Pete, Wes and Ryan discuss the Packers' 27-20 victory over the Chargers and where the team stands through six weeks. (Oct. 18, 2015) Weston Hodkiewicz, Pete Dougherty and Ryan Wood | Press-Gazette Media
THE BIG PICTURE
The Packers go into their bye week exactly where they want to be: 6-0 and in the thick of the race (along with unbeaten Carolina) for the top seeding in the NFC playoffs. Now they have a chance to rest and recuperate before returning to action for one of their toughest assignments of the season: a Sunday night game Nov. 1 at Denver. The impending return of wide receiver Davante Adams could go a long way toward providing a deep threat and easing the Packers’ difficulties in stretching the field. Despite its struggles Sunday against the Chargers' Philip Rivers, the defense looks likes it's much more than just a complement to the Packers’ offense, giving Green Bay the kind of balance that could make for a long postseason run.
It came during the game's final meaningful drive (before Green Bay's game-ending kneel-down). Trailing 27-20 with two and a half minutes remaining, the Chargers advanced from their own 20 down to the Packers' 3, where they had a first-and-goal with 33 seconds left. Inexplicably, the Chargers twice tried to run it in on a day when the Packers couldn't stop their passing game. Danny Woodhead gained a yard on first down and, after an incomplete pass intended for Antonio Gates, Woodhead lost a yard on third down. On fourth-and-goal from the 3, Rivers tried to hit Woodhead in the end zone but rookie cornerback Damarious Randall knocked it away to preserve the victory. "Biggest play of the game," McCarthy said. "Damarious is off to a great start." At 6-0, so are the Packers.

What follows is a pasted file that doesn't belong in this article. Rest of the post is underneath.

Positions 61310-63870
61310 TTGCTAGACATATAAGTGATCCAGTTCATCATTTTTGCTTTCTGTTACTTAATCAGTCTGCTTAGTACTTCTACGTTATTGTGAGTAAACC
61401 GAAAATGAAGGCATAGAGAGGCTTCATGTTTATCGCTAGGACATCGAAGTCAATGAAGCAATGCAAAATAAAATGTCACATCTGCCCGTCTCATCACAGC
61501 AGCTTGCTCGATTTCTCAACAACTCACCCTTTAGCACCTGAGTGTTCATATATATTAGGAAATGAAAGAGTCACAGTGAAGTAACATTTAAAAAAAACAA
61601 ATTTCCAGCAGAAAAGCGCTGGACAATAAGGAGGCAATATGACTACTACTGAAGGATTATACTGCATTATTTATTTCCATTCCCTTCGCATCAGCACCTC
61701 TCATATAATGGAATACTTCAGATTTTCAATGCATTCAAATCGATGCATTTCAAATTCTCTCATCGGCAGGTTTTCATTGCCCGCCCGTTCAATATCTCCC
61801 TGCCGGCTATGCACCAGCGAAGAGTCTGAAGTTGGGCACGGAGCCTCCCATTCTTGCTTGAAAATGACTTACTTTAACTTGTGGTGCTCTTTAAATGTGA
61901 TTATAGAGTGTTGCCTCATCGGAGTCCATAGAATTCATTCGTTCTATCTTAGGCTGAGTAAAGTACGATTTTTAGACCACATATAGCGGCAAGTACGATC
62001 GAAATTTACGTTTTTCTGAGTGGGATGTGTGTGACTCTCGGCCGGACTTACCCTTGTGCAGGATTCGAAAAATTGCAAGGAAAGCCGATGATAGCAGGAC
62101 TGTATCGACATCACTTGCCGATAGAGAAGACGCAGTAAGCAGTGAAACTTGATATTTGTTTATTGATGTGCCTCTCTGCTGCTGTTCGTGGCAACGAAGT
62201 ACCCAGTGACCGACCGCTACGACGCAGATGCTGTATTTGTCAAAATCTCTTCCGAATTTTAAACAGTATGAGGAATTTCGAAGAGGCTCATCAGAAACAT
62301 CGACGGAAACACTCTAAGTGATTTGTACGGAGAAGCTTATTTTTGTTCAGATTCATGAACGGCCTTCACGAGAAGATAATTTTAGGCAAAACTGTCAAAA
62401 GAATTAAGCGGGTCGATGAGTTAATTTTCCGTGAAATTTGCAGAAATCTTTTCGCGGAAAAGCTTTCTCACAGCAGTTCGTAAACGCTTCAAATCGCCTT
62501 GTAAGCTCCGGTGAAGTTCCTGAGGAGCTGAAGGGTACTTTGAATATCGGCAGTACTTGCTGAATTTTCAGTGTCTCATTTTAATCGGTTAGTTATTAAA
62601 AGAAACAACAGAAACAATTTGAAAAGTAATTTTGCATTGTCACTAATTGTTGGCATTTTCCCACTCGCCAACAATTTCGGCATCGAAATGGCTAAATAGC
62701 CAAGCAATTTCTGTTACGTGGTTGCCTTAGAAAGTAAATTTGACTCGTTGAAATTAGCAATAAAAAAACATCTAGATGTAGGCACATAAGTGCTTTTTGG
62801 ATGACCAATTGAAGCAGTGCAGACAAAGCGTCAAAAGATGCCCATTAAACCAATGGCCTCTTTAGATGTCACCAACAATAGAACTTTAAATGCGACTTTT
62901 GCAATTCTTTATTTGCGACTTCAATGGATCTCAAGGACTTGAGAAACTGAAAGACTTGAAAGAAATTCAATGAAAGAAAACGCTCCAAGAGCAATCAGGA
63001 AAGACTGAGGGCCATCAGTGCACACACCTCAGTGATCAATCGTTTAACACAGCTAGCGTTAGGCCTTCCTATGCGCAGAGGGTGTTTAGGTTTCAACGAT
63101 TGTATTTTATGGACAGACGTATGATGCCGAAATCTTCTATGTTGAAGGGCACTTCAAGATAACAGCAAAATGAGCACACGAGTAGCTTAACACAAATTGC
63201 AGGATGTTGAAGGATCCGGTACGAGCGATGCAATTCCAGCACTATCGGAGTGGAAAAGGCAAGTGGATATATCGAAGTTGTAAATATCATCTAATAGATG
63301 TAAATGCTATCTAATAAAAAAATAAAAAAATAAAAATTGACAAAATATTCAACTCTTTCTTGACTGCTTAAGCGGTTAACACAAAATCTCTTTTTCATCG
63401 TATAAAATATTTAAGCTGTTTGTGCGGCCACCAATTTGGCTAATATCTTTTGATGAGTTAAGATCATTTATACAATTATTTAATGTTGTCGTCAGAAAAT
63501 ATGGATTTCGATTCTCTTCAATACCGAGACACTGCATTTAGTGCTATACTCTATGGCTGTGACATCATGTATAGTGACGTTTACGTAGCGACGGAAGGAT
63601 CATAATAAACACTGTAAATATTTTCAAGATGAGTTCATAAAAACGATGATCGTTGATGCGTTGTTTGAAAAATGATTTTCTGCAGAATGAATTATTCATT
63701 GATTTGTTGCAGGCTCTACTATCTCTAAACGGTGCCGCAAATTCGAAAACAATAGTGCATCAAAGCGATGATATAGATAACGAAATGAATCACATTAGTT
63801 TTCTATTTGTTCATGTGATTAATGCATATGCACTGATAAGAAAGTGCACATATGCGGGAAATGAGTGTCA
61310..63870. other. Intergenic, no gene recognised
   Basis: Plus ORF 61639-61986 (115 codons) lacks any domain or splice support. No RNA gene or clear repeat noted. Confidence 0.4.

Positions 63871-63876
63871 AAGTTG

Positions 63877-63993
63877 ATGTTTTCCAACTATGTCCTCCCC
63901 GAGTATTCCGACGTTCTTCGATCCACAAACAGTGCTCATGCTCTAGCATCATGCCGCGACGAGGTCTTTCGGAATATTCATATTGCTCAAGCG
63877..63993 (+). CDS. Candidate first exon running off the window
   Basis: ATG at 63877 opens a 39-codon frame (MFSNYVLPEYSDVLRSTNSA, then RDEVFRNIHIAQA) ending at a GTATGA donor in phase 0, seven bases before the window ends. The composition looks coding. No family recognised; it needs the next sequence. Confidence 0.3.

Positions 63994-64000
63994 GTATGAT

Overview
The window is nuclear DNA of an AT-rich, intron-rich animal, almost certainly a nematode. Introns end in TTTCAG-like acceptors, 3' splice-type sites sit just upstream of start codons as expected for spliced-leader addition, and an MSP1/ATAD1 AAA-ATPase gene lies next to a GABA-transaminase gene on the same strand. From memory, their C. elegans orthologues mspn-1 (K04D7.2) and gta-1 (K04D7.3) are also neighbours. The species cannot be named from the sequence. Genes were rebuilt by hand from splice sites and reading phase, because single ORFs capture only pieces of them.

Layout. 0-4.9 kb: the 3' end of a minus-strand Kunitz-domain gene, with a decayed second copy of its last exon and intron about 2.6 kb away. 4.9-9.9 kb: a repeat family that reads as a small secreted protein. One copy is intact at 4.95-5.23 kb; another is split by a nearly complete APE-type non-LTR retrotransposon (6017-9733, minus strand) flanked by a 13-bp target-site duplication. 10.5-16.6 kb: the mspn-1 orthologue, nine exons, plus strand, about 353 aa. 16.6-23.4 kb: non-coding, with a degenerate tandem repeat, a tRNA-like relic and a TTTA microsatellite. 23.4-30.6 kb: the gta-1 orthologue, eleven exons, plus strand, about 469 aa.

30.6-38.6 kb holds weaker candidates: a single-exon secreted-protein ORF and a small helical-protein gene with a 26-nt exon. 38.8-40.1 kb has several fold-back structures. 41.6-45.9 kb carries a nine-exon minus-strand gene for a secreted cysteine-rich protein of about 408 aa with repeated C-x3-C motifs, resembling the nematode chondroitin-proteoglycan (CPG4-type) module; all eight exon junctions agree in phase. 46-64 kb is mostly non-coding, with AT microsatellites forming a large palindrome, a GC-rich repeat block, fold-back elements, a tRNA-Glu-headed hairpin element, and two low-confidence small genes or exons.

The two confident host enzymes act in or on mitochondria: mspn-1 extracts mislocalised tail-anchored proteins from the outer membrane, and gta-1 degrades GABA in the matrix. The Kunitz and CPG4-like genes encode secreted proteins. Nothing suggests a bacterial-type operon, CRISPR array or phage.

Eddie Lacy is "banged up," McCarthy conceded after the game. That was clear Sunday when he didn't start and had only four carries for three yards. But it was James Starks to the rescue with 10 carries for 112 yards and a touchdown, and also a five-yard TD catch for the first two-touchdown game of his NFL career. His 65-yard TD run late in the first quarter, in which he ran into a wall on the left side of the line, reversed field and dashed down the right sideline, was the Packers' longest run of the season and it couldn't have come at a better time. The touchdown put Green Bay ahead 14-3 and helped hold off a furious Chargers comeback.
Green Bay’s pass rush needed to put more heat on Rivers. The Packers entered the game ranked second in the NFL in sacks with 20 after dropping the Rams’ Nick Foles three times, but Rivers proved much more difficult to corral. Despite lacking foot speed and playing behind a patchwork offensive line, Rivers sliced-and-diced the Packers' defense to the tune of 503 yards (on 43 completions in 65 attempts) and frustrated the pass rush by hitting short crossing patterns underneath. Then, when the Packers backed off a bit to defend the short pass, Rivers burned them on a couple of long bombs. It wasn't until the Packers shifted Clay Matthews to the outside and turned him loose in the pass rush that they finally were able to pressure the Chargers quarterback.